In Charlton v. Abbott Laboratories,
Ltd., 2015 BCCA 26, the Court of Appeal for British
Columbia overturned certification of a class action on behalf of
all Canadian consumers of sibutramine, a weight-loss drug.
It was alleged that sibutramine increased the risk of
The Plaintiffs' evidence on general causation was a trial
that had demonstrated that sibutramine increased risks of
cardiovascular events on patient with pre-existing cardiovascular
However, evidence was adduced that sibutramine ought not be
prescribed to patients with such pre-existing diseases. Therefore,
the Appellants pleaded that there was no evidence that sibutramine
causes or contributes to cardiovascular events among class members,
i.e. patients for whom it should have been prescribed and
to whom it was marketed.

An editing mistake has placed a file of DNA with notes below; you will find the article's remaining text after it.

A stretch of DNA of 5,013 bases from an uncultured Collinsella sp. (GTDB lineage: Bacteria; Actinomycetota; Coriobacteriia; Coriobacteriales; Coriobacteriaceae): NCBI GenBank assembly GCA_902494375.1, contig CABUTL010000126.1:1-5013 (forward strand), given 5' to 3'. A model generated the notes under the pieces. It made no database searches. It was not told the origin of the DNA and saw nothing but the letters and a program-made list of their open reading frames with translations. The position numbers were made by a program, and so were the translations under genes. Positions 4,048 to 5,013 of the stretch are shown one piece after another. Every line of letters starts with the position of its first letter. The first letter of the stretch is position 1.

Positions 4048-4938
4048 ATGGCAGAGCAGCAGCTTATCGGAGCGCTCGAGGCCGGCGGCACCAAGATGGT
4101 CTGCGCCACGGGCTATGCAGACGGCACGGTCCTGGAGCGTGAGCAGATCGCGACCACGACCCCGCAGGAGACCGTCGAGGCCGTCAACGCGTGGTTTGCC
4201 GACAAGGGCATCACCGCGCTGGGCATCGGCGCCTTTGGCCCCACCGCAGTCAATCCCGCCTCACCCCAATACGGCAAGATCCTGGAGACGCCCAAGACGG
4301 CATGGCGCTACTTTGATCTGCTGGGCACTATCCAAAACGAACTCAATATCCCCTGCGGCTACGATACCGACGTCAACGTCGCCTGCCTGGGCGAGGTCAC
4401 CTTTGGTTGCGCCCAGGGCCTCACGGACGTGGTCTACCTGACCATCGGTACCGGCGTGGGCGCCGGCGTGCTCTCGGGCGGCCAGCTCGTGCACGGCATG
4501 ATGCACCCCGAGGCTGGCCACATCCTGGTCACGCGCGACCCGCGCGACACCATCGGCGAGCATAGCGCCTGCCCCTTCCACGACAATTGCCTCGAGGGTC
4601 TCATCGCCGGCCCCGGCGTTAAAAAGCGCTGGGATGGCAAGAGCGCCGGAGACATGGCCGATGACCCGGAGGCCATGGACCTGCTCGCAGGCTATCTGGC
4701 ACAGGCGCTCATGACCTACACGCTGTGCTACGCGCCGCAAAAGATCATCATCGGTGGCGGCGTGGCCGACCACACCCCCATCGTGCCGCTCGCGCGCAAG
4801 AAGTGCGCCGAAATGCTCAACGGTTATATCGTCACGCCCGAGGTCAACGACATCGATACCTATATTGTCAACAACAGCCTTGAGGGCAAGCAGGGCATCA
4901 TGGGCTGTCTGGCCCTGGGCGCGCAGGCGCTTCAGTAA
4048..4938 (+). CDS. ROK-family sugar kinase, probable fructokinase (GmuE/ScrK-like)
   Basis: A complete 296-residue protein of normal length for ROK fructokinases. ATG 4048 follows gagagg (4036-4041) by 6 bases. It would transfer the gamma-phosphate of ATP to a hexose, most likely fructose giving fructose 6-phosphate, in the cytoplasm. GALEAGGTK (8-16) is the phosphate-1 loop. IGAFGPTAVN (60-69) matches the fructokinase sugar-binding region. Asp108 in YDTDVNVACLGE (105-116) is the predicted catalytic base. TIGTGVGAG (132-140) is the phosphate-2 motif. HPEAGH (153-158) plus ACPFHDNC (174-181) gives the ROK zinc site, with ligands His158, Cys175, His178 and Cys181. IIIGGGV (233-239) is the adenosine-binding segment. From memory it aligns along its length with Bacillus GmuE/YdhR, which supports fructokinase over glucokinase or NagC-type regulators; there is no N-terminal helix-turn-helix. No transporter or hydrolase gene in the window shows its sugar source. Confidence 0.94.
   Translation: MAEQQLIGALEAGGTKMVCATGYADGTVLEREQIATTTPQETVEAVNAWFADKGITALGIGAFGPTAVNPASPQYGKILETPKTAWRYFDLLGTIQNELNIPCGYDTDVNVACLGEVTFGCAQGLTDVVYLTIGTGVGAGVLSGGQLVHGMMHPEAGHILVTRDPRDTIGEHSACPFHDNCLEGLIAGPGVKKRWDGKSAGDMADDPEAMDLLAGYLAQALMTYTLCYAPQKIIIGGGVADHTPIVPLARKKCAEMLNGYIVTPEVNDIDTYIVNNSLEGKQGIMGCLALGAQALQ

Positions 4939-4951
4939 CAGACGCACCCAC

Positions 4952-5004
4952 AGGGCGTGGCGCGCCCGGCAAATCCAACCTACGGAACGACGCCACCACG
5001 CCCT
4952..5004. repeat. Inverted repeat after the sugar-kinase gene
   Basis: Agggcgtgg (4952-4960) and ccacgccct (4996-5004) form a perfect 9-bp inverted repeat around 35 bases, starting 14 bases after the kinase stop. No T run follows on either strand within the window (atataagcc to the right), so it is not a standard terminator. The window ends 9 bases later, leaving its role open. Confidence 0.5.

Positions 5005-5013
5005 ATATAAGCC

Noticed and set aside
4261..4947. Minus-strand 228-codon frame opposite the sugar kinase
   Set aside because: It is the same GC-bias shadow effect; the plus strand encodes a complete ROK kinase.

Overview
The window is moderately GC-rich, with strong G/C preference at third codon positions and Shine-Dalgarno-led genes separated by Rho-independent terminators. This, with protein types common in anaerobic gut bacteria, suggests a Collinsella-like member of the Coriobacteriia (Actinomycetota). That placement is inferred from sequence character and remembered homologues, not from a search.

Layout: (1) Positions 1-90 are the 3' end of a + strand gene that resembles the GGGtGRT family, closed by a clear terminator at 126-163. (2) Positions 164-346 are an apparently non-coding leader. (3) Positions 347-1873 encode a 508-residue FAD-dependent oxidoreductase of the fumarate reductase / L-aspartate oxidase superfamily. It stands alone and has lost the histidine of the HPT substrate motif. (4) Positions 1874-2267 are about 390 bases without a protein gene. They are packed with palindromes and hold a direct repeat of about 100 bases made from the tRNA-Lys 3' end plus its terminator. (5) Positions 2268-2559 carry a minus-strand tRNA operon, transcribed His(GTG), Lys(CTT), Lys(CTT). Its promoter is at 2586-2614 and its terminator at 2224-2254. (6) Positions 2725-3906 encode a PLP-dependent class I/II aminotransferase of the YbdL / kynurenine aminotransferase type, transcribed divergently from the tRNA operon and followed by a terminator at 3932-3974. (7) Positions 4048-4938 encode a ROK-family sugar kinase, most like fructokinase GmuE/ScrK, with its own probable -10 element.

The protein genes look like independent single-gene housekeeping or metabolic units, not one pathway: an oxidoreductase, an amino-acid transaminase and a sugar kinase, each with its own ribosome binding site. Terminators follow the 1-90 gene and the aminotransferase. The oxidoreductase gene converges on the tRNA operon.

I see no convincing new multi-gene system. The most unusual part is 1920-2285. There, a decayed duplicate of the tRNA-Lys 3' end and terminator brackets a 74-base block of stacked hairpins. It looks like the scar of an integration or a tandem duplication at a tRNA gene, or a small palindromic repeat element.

The Court of Appeal accepted the argument that the Plaintiffs
had failed to adduce some evidence of a workable methodology for
how the proposed common issue of general causation could be
resolved on a class-wide basis. The Court also accepted the
argument that the remaining common issues were heavily dependent on
the general causation common issue, and thus could not be resolved
on a class-wide basis either.
Charlton is the first class action involving a
prescription drug that has been denied certification in British
Columbia. This case provides defendants with an important roadmap
for how to defeat the certification of pharmaceutical class actions
in common law provinces.
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